Yum! Brands Inc. will invest $185 million in KFC in the U.S. in a deal with franchisees that will give the Louisville, Ky.-based franchisor control over domestic marketing, the company said Wednesday.
The deal comes as KFC in the U.S. continues its comeback from years-long sales weakness. The quick-service chain’s domestic same-store sales rose 7 percent in the first quarter ended March 21.
Yum CEO Greg Creed attributed much of the sales performance to KFC’s $5 Fill-Up Box, which offers a choice of items, plus side dishes and a drink, for $5. The item has given the company an entry-level price point to lure everyday consumers.
“We launched this $5 box and we’ve stayed on this $5 box,” Creed said during the company’s earnings call Wednesday. “Traditionally at KFC, we’d have this sandwich promotion and then go back into buckets. I know many people eat out of a $20 bundle, but it’s still $20 on television.”
KFC has struggled for years amid weak sales and increased competitive pressure from the likes of Chick-fil-A, Popeyes Louisiana Kitchen and others. KFC’s unit count has fallen by about 8.6 percent since 2011, when the company had 4,780 locations. At the end of last year it had 4,370 units. Chick-fil-A has since passed KFC as the country’s largest chicken chain.
Operating issues and conflict with franchisees also plagued the system.
The agreement, however, signals that the brand and its operators are taking a more cooperative approach.
In exchange for control of marketing, KFC has agreed to pump $185 million into the brand over the next couple of years, including $100 million this year, executives said during the call Wednesday. The remaining amount will be invested in 2016 and 2017.
The franchisor will invest in back-of-the-house equipment to enable more operators to serve the full menu of KFC products. In addition, the company is providing incentives to encourage more operators to remodel their locations.
The investments also include $20 million a year in advertising, executives said during the call.
KFC’s U.S. business has generally been overshadowed in recent years by the company’s immense business in China and its rapid growth in numerous international markets — growth that continued unabated in the first quarter. KFC opened 72 units in the first quarter in markets outside of China. In China, Yum opened 171 new locations.
Yet the turnaround of Yum’s biggest brand in its home market would nevertheless be a key victory for the company that has worked hard for years to right KFC’s ship. Executives suggested that the agreement with franchisees would be an important component in maintaining its turnaround.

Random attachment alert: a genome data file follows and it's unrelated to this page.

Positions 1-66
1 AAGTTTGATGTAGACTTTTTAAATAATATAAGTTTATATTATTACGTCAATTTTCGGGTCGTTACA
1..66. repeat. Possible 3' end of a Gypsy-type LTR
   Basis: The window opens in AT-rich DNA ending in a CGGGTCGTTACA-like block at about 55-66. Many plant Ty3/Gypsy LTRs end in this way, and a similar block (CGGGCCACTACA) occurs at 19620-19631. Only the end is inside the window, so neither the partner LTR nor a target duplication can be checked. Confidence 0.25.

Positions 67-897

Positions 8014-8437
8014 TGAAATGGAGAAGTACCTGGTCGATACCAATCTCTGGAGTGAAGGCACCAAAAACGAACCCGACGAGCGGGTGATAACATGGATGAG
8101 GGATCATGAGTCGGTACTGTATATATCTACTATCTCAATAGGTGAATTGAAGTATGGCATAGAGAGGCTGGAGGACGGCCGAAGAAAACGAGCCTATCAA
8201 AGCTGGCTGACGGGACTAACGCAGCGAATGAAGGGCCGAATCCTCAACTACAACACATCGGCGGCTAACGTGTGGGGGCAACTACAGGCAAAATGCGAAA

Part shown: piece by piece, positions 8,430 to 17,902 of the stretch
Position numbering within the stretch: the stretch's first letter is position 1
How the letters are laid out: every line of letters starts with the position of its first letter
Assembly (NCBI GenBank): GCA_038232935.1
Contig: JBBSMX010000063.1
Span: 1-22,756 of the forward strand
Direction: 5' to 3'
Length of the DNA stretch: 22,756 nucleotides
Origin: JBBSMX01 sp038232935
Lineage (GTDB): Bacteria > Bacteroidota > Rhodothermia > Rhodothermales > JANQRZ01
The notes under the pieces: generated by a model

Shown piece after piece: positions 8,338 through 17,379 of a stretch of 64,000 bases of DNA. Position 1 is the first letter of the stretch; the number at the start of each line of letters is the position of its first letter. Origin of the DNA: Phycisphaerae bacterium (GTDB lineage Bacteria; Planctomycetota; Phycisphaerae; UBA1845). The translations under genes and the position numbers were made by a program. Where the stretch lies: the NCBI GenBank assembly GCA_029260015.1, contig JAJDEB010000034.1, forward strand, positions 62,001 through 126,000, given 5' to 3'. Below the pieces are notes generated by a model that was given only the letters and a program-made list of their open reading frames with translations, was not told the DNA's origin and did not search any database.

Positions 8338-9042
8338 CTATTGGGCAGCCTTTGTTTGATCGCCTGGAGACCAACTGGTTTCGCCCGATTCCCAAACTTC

“We’re confident it will unlock significant value in the years to come,” CFO Pat Grismer said during the call.
Taco Bell, meanwhile, is coming off what Creed called an “exceptionally strong quarter,” in which same-store sales rose 6 percent and operating profit increased 37 percent.
“We’ve had good, consistent growth across all dayparts,” Creed said. “We’ve done that with innovation, with very disruptive advertising, improved customer service and a great value. That’s why we’re delivering such consistent performance.”
Creed said Taco Bell’s profit growth has come because the chain has been strategic about raising prices, which has helped it avoid losing its value message while also improving margins.
Creed noted that the company raised prices when it introduced new products or when it offered a new value message.
“We feel very good about where margins are at with Taco Bell,” he said.
Turning the China business around
Yum officials also expressed continued confidence that its struggling China business would improve. Same-store sales fell 12 percent in China during the quarter, undone by a food safety scare last year. But executives predicted sales would pick up in the second half of the year as it distanced itself from the incident.
Executives anticipated unit volumes to eventually return to 2012 levels. That was before the first of two health scares hurt the company’s brands there, especially KFC.
“There’s no doubt in our mind that unit volumes will return to where they were in 2012,” Grismer said. “It’s not a question of if, but rather when. But it’s not going to happen in 2015. But we remain confident in our ability to grow sales layers and with that will come improvement in margins.”
Turning around the China business, he noted, would unlock $600 million in operating profit.
Yum’s Pizza Hut division, especially in the U.S., has struggled. The chain’s same-store sales fell 1 percent during the quarter, and it is being outperformed by rivals Papa John’s and Domino’s Pizza.
Creed suggested that the company’s marketing surrounding its new “Flavors of Now” pizza platform introduced last year did not work. “We haven’t been as effective as we want with marketing,” he said.
Pizza Hut is working to gain customer insights, and is also working with franchisees to bring more competitive value, he added.